“I'm experiencing high winds in the Tejon Pass, on the Grapevine, here in California!”
“It's been snowing steadily all day here in Dillon, Montana, but now it's hailing. Big time!”
These are the sort of radio reports that volunteers often send to the National Weather Service. With volunteer weather spotters equipped with ham radios and living all over the U.S., the NWS can establish and verify weather warnings. And weather warnings help all of us.
It's not just hurricane and tornado warnings. There are flash flood warnings, high winds warnings, snowfall and hailstorm warnings. I've even heard warnings that lightning is expected with a particular storm.
This is a day that celebrates contributions to public safety made by all the volunteer weather spotters.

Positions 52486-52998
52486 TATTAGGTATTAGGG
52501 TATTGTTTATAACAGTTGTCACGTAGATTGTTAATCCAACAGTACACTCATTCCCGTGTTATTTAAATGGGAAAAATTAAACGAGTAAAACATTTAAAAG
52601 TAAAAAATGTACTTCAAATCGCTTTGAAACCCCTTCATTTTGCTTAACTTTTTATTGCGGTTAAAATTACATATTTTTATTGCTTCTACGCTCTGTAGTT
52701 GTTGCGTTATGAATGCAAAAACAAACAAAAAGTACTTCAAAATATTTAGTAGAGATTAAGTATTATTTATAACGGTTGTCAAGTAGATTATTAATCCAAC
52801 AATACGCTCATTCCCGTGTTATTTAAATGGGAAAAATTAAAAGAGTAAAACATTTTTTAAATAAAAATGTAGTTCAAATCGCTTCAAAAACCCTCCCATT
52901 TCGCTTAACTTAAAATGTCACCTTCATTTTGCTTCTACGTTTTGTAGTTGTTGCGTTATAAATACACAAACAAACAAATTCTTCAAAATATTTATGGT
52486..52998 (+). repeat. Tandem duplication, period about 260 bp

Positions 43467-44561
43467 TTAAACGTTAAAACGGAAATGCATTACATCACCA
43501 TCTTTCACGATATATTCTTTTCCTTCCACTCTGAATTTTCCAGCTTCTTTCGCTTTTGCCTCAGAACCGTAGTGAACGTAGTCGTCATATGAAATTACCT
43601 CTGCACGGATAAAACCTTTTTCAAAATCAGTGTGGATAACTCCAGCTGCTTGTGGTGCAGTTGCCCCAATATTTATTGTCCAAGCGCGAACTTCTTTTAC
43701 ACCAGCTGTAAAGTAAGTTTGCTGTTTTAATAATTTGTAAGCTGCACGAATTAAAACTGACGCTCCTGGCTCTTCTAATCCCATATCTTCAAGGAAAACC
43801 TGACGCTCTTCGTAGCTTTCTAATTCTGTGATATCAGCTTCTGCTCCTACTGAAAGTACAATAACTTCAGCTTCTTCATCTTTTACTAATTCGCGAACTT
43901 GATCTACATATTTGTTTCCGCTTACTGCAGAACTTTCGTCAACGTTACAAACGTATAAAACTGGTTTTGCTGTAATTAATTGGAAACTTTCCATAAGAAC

Does it have to be ham radio?
I would think that nowadays Twitter and Facebook would be a valuable source of extreme weather information. It turns out that about 30 thousand people follow NWS on Twitter to get weather info and warnings, and we the public can use Twitter, Facebook, computers, ham radio, and telephones to report local weather conditions to the NWS, too. For example, here is the NWS page for Gaylord, MI, telling how to make a report in these various ways.
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